Aging and Longevity
Signs of aging
Aging - A state of mind
Effects of Aging on your mind
Effects of Aging on your body
Changes in mental functioning due to aging
Changes in self perception due to aging
Coping with normal changes of aging
Taking responsibility for your health
Getting the most out of your doctor
A guide to good nutrition
The anti-diet approach to weight management
More tips for healthy eating
Exercise and aging
Benifits of exercise
Types of Exercise
Before Exercising - Medical Checks
Stress and aging
Learning to relax
Six simple rules of relaxation techniques
Eliminating the stress of conflict
Stress reducers at home
How stress affects your body
Sex after fifty
Age related sex problems
Menopause and Estrogen issues
Isolation and intimacy
Personal Security for seniors
Drugs and aging
Aging and our immune system
Effects of aging on our immune system
Common disabilities in the aged
Hearing loss
Protecting your ears
Dealing with hear loss
Hearing Aids - Things you should know
Weakness and fatigue
Back pain
Heart Diseases
Cardiology Explained
Choosing the right cardiologist
Quit smoking
Effects of passive or secondary smoking
Knowing about heart diseases
Tips for taking cardiovascular drugs
An Asprin-A-Day
Learn about cholestrol
Exercise and cardiology
Effects of walking on the heart
Effects of swimming on the heart
Stress and heart diseases
Relaxation techniques
Sex and Heart diseases
Depression and heart diseases
Laughter Therapy
Heart diseases and Travel
Pets and loneliness
High blood pressure (Hypertension)
Causes of high blood pressure
Lower high blood pressure
Warning signs of a stroke
Controlling Diabetes
The future of aging
Home >> Tips For Taking Cardiovascular Drugs  

 Tips For Taking Cardiovascular Drugs

Take an inventory of all the drugs you have used in the last month, including over-the-counter and prescription drugs. When you see your doctor, bring along the list. You may discover that you are taking too many medications or that some are inappropriate or redundant. The fewer drugs you need to take, the lower the possibility that you will develop side effects.

Learn how much of the medication you should take, how often you should take it, and whether or not it should be taken with food. Be consistent with your schedule and dosages. Use pill organizers or dispensers if you need help in remembering to lake your pills.

Take exact doses as prescribed by your doctor. Never intentionally skip or add doses. Consult your doctor before you stop taking a cardiovascular medication. Keep your medicines in their original containers; do not mix them in with other bottles.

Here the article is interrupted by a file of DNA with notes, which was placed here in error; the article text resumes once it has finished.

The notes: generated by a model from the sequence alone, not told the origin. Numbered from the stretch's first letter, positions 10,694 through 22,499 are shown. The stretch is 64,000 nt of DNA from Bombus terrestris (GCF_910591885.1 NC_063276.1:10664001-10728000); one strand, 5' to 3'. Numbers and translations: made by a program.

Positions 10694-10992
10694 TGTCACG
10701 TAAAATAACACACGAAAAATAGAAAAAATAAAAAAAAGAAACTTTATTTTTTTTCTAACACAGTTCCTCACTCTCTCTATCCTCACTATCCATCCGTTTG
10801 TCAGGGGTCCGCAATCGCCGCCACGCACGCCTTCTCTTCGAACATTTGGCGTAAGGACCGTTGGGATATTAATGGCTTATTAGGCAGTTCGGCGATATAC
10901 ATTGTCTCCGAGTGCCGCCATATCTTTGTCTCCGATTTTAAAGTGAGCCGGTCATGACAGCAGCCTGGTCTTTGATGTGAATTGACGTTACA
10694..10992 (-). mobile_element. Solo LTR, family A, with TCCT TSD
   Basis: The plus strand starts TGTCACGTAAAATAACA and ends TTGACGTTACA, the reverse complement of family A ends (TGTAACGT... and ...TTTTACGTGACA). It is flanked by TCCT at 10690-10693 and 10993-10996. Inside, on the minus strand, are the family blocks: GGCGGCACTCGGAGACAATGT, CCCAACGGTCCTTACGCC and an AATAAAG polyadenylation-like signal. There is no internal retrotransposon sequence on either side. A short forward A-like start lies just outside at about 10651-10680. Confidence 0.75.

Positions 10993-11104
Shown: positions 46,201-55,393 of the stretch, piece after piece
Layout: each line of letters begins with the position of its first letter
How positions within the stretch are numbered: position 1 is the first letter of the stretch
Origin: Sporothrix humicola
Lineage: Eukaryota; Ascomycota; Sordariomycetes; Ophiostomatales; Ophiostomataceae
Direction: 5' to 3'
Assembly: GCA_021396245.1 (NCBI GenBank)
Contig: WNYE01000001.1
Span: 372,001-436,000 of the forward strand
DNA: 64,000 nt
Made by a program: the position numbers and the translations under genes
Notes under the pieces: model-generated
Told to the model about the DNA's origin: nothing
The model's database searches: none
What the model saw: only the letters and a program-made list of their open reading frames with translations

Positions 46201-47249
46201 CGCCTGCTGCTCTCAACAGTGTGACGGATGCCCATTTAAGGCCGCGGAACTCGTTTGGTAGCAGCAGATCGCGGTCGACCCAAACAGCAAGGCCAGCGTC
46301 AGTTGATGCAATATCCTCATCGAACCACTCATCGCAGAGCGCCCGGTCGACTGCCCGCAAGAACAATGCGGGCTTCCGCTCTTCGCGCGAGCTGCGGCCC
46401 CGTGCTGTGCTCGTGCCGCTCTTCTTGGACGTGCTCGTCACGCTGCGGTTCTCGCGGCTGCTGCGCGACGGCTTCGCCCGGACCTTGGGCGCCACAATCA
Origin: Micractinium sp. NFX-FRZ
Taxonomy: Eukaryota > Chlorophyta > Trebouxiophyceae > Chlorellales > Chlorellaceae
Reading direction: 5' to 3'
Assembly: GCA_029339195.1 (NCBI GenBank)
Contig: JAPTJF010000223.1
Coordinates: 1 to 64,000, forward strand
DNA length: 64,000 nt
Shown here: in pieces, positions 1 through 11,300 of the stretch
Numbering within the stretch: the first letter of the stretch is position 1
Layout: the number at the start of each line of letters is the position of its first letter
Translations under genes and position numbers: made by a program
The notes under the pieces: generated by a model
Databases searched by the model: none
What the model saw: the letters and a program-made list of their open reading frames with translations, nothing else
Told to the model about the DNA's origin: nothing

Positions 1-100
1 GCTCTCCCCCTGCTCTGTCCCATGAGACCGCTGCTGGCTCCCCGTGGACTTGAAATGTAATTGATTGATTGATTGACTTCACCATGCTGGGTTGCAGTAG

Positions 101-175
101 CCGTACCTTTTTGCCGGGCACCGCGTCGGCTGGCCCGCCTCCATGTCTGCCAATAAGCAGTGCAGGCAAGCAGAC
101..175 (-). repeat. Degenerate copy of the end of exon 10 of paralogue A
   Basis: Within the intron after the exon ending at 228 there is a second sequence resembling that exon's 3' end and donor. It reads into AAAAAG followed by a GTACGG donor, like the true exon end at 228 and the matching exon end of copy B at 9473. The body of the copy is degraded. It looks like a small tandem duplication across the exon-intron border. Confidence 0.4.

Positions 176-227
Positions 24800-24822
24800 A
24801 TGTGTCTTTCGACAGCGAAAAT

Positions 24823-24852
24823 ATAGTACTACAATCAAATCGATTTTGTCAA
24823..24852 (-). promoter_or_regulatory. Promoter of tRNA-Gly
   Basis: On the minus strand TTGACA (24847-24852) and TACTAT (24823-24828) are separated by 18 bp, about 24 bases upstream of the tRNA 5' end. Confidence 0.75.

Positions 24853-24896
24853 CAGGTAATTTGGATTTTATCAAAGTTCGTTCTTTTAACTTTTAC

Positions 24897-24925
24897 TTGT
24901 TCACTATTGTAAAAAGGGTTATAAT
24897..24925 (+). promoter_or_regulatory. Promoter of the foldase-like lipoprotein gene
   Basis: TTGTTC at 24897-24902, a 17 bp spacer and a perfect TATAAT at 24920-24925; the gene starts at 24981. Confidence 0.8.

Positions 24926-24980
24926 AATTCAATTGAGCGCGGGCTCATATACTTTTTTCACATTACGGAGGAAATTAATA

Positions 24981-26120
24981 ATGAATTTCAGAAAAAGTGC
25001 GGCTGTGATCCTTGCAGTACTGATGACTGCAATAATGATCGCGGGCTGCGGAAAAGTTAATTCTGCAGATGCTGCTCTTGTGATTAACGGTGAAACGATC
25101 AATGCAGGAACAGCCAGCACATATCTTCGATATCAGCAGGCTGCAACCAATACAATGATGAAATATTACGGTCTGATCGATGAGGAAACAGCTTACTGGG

Take your medicine at the same time each day, at a time it is easy to remember, such as before meals, after work, or at bedtime.

Do not take any over-the-counter (non-prescription) medications such as aspirin, Alka-Seltzer, vitamins, and so on, without consulting your doctor or pharmacist. Many drugs can cause harmful reactions when taken in combination with other drugs.

Store your medicines at room temperature, away from moisture and direct sunlight. Do not store them on your bathroom sink or in your refrigerator. Some medications lose their strength after a few months; if a medication is more than six months old, contact your doctor or pharmacist to determine if it should be discontinued or replaced. If you are going on a trip, plan ahead. Take twice as much medication with you as you would expect to need. Pack half of your drugs in your luggage; carry on your person a second supply which would last several days. This way, if your purse or carryall is lost or stolen, you will have an adequate supply for your trip.

It is very important to remember that your drugs are intended only for you, not your spouse, neighbor, or friend. Likewise, you should never take another person's medication.

Many cardiovascular drugs are very powerful and may have side effects, such as fatigue, depression, fainting and dizziness. If you experience such side effects, contact your doctor.

The point about cardiac drugs is the fact that they work. This can seduce you into thinking that your problem is solved. The reality is that this is the positive effect of the drug. Stop the drug, and the problem returns. Many people resist being put on a drug indefinitely. If you are taking several medications, the scheduling can be complicated. But keep in mind that it is because of these drugs that the vast majority of people with heart disease live longer and lead active lives, too. Discuss the drugs you take with your doctor. Once you verify you are taking the proper drugs, figure out an easy-to-remember schedule. Clean out your medicine chest. Throw out any drugs which have surpassed expiry dates. Destroy or discard them completely, so children or animals cannot have access to them.


Home | About us | Terms of use | Privacy Policy | Contact us | Site Map
Copyright © 2009 MySeniorHealthCare, inc. All Rights Reserved